'Wish You Were Here' review — a compassionate look at Iranian culture

  • Our critic's rating:
    Date:
    May 3, 2022

    In Sanaz Toosi's Wish You Were Here, five Iranian women grow together and apart from each over the course of 13 years. Their conflicts transcend the simple mundanites that comprise modern friendships. Though those issues (petty rivalries and jealousy) also appear, they play second fiddle to the compromises and personality changes that each woman is forced to undergo in the face of violent revolution.

    The year is 1978, and five women have joined to celebrate Salme’s (Roxanna Hope Radja) wedding. Though they are all boldly vulgar and silly ― and given to making jokes about their vaginas ― it is clear that none of them have ever had sex. Shideh (Artemis Pebdani) in particular enjoys taking digs at her companions over their supposed ignorance, even as she is the biggest prude of all. Zari (Nikki Massoud), is her polar opposite ― the kid sister playing at adulthood, whose best efforts inadvertently reveal her precious naviete, while Salma helps to maintain peace with self-assured kindness and appreciation for everyone around her.

    Though most of the group are Muslim, at this point it was still safe for Iranian Jews to live in the country. Case in point: Rana (Nazanin Nour), who is Jewish, along with her best friend Nazanin (Marjan Neshat), the clear leader of this smart, poised, ready-to-conquer-the-world pack. Unfortunately, in the next scene, Rana has disappeared, and though it is clear they all miss her to certain degrees, only Salme bothers to look for her. 

    Director Gaye Taylor Upchurch elegantly indicates this loss of innocence with the group of women coming together to lift Salme’s dress off her from above. Suddenly, the play has moved forward into the Iranian Revolution ― during which shows of religious piety became the rule of land, complete with women being barred from attending university. Uncowed, Shideh leaves to study in the United States, while Salme becomes more religious than ever. Happily, her religious devotion does not distract her from her compassion and love for her friends. 

    Sadly, in another shift forward in time, it emerges that Salme has died, leaving Nazanin and Zari, who do not care for each other, as the last of the group.

    Zari is married now and following a custom to forgo bathing more than a few times a week. Nazanin is clearly disgusted, though forced to compromise with her new reality when Zari saves her from embarrassment. In time, Nazanin breaks her own vow not to marry and accepts Zari as her new best friend, though even this taming of her spirit proves small comfort when she faces additional loss. The play concludes with a visit from ghosts of Nazanin’s past and the realization that she has lost everything she thought she wanted.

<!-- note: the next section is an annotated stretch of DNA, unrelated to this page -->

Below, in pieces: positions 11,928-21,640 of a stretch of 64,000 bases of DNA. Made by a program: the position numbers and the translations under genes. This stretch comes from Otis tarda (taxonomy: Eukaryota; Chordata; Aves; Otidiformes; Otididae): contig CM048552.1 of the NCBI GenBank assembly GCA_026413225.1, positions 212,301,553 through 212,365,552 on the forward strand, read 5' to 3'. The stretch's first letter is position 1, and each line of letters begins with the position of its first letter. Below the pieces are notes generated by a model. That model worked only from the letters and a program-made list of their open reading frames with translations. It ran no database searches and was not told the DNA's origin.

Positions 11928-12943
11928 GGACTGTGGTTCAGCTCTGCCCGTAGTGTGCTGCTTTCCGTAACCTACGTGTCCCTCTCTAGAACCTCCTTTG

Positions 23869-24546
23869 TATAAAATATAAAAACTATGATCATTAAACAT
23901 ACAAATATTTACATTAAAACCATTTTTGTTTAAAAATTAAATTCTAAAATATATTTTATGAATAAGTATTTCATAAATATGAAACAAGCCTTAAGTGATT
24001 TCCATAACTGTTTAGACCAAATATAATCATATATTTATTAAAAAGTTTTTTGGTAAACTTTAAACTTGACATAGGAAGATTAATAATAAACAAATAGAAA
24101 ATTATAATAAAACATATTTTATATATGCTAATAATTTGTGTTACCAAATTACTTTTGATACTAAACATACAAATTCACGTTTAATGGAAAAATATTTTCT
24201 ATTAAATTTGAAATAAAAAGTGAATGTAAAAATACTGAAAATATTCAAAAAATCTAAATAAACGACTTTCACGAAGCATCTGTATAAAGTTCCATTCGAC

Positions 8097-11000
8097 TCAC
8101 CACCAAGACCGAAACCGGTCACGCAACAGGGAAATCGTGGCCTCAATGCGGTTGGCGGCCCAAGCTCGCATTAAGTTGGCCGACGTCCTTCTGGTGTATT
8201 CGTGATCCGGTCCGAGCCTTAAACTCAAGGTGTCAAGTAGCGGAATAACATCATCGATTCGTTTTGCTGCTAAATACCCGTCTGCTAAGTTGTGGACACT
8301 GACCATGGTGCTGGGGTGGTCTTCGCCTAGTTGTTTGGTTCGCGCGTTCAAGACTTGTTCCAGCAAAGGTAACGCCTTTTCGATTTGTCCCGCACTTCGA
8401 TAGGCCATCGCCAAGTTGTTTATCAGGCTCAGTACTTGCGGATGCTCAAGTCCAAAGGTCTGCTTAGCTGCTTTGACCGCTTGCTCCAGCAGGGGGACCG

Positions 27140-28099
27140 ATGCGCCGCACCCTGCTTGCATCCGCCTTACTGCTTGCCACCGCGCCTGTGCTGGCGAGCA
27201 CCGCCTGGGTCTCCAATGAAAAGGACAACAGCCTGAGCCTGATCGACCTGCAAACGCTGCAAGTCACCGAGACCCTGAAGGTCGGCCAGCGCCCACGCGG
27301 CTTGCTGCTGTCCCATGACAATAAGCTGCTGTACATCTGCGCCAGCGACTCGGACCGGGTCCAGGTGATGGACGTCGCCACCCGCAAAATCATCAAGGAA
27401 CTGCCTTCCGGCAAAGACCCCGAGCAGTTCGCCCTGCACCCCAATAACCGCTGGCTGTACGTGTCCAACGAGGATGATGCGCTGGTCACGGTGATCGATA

Much like Toosi’s English, which premiered earlier this year at Atlantic Theater Company, Wish You Were Here is another gorgeous and humanizing look at Iranian culture with a deep regard for what its citizens have been asked to sacrifice. Such compromise seems unthinkable to Americans, even as we are in the middle of a violent political upheaval of our own. In reflecting on each character’s evolution, one realizes how easy it is for an unthinkable reality to become normalized ― especially when one loses access to their dreams and loved ones. 

    The production is simple and perfect, from Arnulfo Maldonado’s economic set to Sarah Laux’s authentic costumes and Upchurch’s deft hand at arranging the bodies in beautiful tableaux. However, the cast’s acting was more understated than necessary. At times I wished to hear greater characterization in the vocal performances, particularly in the opening scene, if only to set a high point for when these women felt truly free. 

    Despite my personal feelings, many of my theatre colleagues and people from Iran who have seen the play have said they found the acting entirely true to life and perfect. I advise everyone to see the play to decide for themselves and reflect on what it might mean to transform into someone you no longer recognize.

    Wish You Were Here is at Playwrights Horizons through May 29. Get Wish You Were Here tickets on New York Theatre Guide.

    Photo credit: Marjan Neshat, Roxanna Hope Radja, Nazanin Nour, Artemis Pebdani, and Nikki Massoud in Wish You Were Here. (Photo by Joan Marcus)